In the year I was born, Sarajevo had showed the world the power of unity.
In 1984, Yugoslavia’s industrial center held the 1984 Sarajevo Olympics and for as long as the event was carried on, the town and its people seemed vibrant and hopeful like the rosy-cheeked teens you would meet at random at her streets, attempting to shed the cold by running off into a restaurant or a café. During those days, all they had to run away from was the freezing winds of winter.
Yugoslavia was traditionally the most diverse country in Europe. That is a well-known fact. Colors flashed before the world’s eyes and tongues dared not to doubt its people’s acceptance of one another. Muslims, Catholics, Czechs, Jews, Germans living together, worshipping together, doing business with one another in a seemingly harmonious manner. It all looked far from perfect but tolerant enough. Maybe, just maybe, some would have said it then, WWII had taught its population lessons they would never forget.
Lessons dealing with intolerance and resentment one should never forget.
Or maybe the war didn’t teach anybody a thing.
Numbers are not enough to illustrate the kind of loss we’re talking about here. The Bosnian War exposed an open sore that is still fresh, like the wound in the flesh of a weak animal never seems to cicatrize. You can see through the decaying muscles and it smells like rotten meat.
I’m not Bosnian and I’m not a Serb. I’m not a Croatian, nor a Slovak. I’m not European. My father was Brazilian and so is my mother. My grandparents were mostly born in Portugal with the exception of one of my paternal grandparents who we believe may have been Dutch. They all looked different from one another. My mother’s mother looked Jewish and her husband looked Gaul. My father’s mother looked Hungarian and her husband looked like a gipsy king.
I do not know of any family members who were originally from Eastern Europe. I have never asked my father about my grandfather’s true origins. I believe our history is grand and worth searching but I really do not mind. History itself is enough.
Mankind is enough for me and the history of one man’s defiance is also my own.
Modern times have seen the type of genocide only monsters were known for committing. Monsters like the vegetarian dictator of Germany, the genocidal warlord of Mongolia or the organized criminals who decided Tutsis should be extinguished from the face of earth. A type of killing spree that could be easily classified as ethnical cleansing. And it is.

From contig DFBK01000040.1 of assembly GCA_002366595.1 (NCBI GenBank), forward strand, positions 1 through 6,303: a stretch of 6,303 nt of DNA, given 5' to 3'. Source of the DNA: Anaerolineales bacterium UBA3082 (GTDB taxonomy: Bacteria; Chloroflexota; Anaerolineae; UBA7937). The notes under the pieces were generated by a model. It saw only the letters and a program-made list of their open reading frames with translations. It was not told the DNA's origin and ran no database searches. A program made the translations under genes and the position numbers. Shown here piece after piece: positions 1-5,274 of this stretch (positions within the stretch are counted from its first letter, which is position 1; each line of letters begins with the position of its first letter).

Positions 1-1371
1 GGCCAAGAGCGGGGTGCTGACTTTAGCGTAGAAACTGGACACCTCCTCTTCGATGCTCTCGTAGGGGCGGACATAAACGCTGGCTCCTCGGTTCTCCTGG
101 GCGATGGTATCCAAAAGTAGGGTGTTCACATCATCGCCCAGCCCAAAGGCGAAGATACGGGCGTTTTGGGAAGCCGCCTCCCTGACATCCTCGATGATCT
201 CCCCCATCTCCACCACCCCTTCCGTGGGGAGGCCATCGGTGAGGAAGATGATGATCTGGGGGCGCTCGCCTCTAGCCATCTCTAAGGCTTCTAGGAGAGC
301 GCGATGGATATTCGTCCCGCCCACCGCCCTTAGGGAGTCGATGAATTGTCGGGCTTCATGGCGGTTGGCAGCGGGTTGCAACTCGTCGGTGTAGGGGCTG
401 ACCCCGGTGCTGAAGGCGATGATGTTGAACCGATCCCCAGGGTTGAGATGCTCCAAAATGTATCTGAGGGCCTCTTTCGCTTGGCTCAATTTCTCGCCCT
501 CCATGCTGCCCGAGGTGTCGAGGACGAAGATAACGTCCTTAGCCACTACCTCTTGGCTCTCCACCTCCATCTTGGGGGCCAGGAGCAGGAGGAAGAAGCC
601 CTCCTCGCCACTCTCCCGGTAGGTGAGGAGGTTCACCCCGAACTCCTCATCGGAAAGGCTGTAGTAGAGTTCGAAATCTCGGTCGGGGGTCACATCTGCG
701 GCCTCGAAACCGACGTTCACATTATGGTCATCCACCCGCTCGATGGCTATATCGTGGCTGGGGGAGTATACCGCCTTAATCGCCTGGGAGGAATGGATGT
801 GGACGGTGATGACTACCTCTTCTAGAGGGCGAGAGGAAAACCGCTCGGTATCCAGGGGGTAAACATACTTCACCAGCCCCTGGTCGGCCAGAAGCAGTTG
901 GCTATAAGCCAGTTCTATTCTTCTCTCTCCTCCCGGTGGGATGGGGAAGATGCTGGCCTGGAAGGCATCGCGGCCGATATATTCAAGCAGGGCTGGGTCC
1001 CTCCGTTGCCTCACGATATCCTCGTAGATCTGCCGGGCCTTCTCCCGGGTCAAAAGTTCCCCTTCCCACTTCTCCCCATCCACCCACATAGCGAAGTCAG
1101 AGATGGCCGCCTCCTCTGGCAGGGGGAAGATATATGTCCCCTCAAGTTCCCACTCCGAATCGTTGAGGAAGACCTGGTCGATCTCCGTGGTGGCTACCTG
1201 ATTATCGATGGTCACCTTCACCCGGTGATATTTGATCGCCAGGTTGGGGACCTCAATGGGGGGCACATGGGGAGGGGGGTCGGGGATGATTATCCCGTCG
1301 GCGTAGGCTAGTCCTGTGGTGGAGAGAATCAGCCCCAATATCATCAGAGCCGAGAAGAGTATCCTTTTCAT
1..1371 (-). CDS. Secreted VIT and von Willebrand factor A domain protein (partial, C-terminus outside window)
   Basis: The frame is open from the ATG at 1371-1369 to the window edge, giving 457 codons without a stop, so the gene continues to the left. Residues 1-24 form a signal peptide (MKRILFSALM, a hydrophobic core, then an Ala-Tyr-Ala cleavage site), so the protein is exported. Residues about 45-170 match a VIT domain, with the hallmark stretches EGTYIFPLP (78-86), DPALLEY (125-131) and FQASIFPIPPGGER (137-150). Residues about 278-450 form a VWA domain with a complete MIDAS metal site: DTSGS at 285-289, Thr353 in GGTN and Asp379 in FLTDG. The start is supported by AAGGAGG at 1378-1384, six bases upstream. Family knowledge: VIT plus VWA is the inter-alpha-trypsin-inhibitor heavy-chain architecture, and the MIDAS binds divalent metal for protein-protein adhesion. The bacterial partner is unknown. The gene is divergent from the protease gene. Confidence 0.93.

Modern eyes have seen eyes thirsty for blood. Blindfolded to what history has proved not to be wrong or right but roundly bad. Modern history has known that history has not a damn thing to teach. “It is going to be a feast”, a general went on to claim. “There will be blood up to your knees”. The monster that allegedly used these words to declare to his battalion that the war was worth it is only now being tried before international justice. At this very moment, after long years of running, Ratko Mladic was finally caught and is now waiting to be judged before the world’s eyes but the world’s eyes no longer see: all I ask is,
Have they ever?
We haven’t learned a thing from the consequences of our ancestors’ actions and we shall continue doing so, ferociously. Eagerly. Like vultures, we cannot seem to link our loathsome appearance with the kind of prey we covet. We ask not what we can do to change it around and meet each other in the middle, we replicate.
We repeat. Like trained monkeys or lousy parrots, we repeat the actions without judging the consequences. We burn in the hell we engineer and we call it home.
Our words are nothing but certified copy and our presence shallow waters. Disease-filled mosquitoes hover about us. A murder of crows fly above us. Vultures sit and wait, a few feet away from us and we don’t get it.
“But we don’t hate. We still don’t hate”, a young Croatian woman who had lost everything had told a journalist amidst tears. Vulkovar in flames in the background. While I write this, an angered and terrifying-looking man screams from across the street: “shut up! Shut the fuck up!”.
From the third floor of my building, a group of Latin folks crying a prayer in unison. ~